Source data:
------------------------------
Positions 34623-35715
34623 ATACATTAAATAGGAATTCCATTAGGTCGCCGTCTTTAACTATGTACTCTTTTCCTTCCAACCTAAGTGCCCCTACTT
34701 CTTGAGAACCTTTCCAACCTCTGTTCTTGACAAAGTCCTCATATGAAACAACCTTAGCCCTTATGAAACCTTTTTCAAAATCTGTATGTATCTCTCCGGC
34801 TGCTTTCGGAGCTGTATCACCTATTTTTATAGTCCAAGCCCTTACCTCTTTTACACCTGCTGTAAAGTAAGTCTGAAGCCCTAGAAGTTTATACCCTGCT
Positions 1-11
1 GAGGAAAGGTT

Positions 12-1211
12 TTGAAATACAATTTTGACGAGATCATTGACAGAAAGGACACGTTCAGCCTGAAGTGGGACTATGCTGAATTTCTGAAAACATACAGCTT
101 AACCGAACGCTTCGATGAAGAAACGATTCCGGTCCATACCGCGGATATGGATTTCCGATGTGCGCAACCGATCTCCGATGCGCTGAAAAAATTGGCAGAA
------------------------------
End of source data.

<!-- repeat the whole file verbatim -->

Positions 34623-35715
34623 ATACATTAAATAGGAATTCCATTAGGTCGCCGTCTTTAACTATGTACTCTTTTCCTTCCAACCTAAGTGCCCCTACTT
34701 CTTGAGAACCTTTCCAACCTCTGTTCTTGACAAAGTCCTCATATGAAACAACCTTAGCCCTTATGAAACCTTTTTCAAAATCTGTATGTATCTCTCCGGC
34801 TGCTTTCGGAGCTGTATCACCTATTTTTATAGTCCAAGCCCTTACCTCTTTTACACCTGCTGTAAAGTAAGTCTGAAGCCCTAGAAGTTTATACCCTGCT
Positions 1-11
1 GAGGAAAGGTT

Positions 12-1211
12 TTGAAATACAATTTTGACGAGATCATTGACAGAAAGGACACGTTCAGCCTGAAGTGGGACTATGCTGAATTTCTGAAAACATACAGCTT
101 AACCGAACGCTTCGATGAAGAAACGATTCCGGTCCATACCGCGGATATGGATTTCCGATGTGCGCAACCGATCTCCGATGCGCTGAAAAAATTGGCAGAA